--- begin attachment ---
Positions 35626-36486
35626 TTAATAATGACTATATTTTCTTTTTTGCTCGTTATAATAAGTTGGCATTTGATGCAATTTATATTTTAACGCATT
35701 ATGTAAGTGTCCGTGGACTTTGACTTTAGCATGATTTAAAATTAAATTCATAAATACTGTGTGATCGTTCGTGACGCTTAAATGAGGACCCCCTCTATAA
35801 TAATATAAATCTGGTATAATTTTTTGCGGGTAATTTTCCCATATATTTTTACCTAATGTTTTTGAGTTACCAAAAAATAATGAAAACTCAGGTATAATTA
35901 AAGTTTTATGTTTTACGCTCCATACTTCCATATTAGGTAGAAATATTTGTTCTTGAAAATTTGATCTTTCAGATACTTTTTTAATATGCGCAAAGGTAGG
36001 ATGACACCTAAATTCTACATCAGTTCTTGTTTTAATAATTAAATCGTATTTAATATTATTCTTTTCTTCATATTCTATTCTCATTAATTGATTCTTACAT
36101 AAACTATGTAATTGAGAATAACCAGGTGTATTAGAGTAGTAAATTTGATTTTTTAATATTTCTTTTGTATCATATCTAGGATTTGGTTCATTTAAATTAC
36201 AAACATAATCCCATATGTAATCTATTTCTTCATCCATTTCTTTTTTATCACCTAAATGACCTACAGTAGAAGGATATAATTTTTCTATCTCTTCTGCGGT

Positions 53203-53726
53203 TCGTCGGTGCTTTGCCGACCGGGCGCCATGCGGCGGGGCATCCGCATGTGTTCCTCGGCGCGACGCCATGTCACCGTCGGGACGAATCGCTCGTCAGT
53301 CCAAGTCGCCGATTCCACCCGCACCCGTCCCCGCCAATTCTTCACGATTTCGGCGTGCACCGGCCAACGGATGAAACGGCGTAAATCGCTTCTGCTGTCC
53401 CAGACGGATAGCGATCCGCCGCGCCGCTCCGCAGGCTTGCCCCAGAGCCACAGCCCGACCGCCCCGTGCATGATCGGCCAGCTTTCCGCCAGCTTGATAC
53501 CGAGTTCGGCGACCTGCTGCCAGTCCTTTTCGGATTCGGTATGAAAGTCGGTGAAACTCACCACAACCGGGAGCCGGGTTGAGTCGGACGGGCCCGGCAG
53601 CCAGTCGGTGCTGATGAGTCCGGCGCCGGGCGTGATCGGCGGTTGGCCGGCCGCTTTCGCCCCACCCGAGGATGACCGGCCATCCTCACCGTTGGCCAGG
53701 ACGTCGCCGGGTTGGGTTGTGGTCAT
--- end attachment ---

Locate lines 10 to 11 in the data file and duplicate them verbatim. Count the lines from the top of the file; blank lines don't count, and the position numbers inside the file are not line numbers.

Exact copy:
53203 TCGTCGGTGCTTTGCCGACCGGGCGCCATGCGGCGGGGCATCCGCATGTGTTCCTCGGCGCGACGCCATGTCACCGTCGGGACGAATCGCTCGTCAGT
53301 CCAAGTCGCCGATTCCACCCGCACCCGTCCCCGCCAATTCTTCACGATTTCGGCGTGCACCGGCCAACGGATGAAACGGCGTAAATCGCTTCTGCTGTCC